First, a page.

Charlie Drysdale, Project Development Manager SSE Enterprise Heat and Distributed Energy, shares his views on the new Heat Networks Bill being proposed by the Scottish Government.
It was hugely encouraging to see the steps the Scottish Government will take to do something about the ‘climate emergency’ we all face in its new programme for government. It sets out the practical next steps on Scotland’s journey to net zero.
Of particular interest was the news that the Scottish Government wants to put a Heat Networks Bill through Parliament in the coming year. The idea is: ‘to introduce regulation of the heat network sector to support, facility and create controls in respect of the development of district and communal hearing infrastructure in Scotland. Accelerating the deployment of heat networks will help Scotland to decarbonise its heat supply and will contribute to our climate change targets.’
This is great news for anyone in the heat networks sector; and confirms these pioneering regulations will be implemented in the next 12 months. The question now is what will be included in the final bill to ensure the sustainable growth of this ‘low-regret’ infrastructure, which will play a fundamental role in Scotland’s net zero transition.
Customers come first
It’s vital that customers on heat networks are protected and provided with an equivalent quality of service to other utilities, however it is equally important that any regulations encourage and facilitate the development of heat networks in the right places on a level playing field with other utilities. The Heat Networks Bill needs to strike the right balance here if it is to enable this sector to contribute effectively towards carbon reduction in Scotland.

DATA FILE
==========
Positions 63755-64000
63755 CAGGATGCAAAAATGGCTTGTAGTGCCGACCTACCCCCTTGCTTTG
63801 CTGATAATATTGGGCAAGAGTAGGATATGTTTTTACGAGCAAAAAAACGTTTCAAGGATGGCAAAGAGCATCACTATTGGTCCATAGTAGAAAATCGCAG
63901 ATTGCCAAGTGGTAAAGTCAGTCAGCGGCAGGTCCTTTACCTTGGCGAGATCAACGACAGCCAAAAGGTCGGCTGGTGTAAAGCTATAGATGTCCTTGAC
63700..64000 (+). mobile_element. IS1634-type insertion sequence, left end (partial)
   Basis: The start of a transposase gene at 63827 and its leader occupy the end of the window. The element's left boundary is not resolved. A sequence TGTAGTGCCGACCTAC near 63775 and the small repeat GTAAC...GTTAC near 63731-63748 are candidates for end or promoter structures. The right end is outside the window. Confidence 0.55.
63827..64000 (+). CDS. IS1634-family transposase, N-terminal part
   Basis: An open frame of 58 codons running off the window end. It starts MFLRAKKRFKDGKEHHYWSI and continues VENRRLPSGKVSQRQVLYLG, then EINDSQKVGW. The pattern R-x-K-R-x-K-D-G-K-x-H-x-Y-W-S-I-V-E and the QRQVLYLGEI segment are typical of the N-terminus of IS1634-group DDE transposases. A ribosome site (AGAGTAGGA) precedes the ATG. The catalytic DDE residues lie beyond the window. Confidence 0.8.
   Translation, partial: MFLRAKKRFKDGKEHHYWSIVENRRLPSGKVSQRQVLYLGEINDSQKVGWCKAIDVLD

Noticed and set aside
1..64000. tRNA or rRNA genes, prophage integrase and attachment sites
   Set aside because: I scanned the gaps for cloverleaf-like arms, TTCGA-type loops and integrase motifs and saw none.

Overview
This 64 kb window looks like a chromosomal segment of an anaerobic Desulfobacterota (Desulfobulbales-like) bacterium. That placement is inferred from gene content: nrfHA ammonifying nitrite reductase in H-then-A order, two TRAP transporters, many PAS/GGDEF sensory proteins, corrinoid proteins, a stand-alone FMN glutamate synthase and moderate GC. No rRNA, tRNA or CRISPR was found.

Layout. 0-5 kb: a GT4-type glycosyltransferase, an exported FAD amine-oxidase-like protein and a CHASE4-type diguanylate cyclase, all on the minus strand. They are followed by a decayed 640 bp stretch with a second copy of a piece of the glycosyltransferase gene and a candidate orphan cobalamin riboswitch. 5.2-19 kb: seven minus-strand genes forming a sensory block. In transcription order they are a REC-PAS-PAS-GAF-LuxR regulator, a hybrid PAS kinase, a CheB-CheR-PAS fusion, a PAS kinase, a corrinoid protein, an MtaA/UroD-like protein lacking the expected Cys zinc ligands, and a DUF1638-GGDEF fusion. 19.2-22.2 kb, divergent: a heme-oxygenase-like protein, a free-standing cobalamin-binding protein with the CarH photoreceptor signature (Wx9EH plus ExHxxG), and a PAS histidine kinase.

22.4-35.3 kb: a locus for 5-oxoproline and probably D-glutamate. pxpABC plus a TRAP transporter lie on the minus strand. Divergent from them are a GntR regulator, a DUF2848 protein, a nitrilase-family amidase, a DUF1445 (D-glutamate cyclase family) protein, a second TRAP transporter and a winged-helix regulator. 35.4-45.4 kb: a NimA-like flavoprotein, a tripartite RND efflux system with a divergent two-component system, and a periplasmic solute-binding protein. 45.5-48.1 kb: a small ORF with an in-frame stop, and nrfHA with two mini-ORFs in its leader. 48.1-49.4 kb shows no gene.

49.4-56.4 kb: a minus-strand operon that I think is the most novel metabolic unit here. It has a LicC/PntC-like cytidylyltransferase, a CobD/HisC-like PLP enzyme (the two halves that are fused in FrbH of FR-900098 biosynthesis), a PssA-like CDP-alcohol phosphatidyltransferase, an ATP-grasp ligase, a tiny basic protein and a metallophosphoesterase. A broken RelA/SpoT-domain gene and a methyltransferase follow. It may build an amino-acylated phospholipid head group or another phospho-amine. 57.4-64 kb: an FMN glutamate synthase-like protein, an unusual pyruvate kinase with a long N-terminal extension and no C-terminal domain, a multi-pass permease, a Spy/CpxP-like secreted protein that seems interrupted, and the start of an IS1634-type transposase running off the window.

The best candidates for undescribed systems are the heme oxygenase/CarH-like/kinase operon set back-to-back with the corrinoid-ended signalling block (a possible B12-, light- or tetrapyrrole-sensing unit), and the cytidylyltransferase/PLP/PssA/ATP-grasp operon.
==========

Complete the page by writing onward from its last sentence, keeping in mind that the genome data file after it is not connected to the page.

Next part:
It is clear that district and communal heating is not the right solution for every property and business across Scotland. What can’t be disputed though, is that the heating of buildings by pre-heated water through a network of insulated pipes allows for a technology agnostic energy centre to be the source of this heat (whether waste or generated).
In a world where technology, targets and standards are all evolving at pace, a heat network allows for heat distribution to evolve alongside this. That is one of the reasons why cities across Europe have been effectively deploying this technology for decades such as Copenhagen, where around 97% of buildings are connected to a heat network.
We are also hugely supportive of the Scottish Government’s new blog designed to dispel any myths about district heating and to help promote its ability to deliver a cost effective and environmentally friendly solution.
If we are to make a success of heat networks we first need the benefits to be fully understood by the people of Scotland, but of equal importance is that the Heat Networks Bill accelerates the deployment of this technology to allow its effective contribution towards our journey to net zero emissions. The journey starts here.
If you’d like to speak to Charlie on this subject then you can reach him via email at email@example.com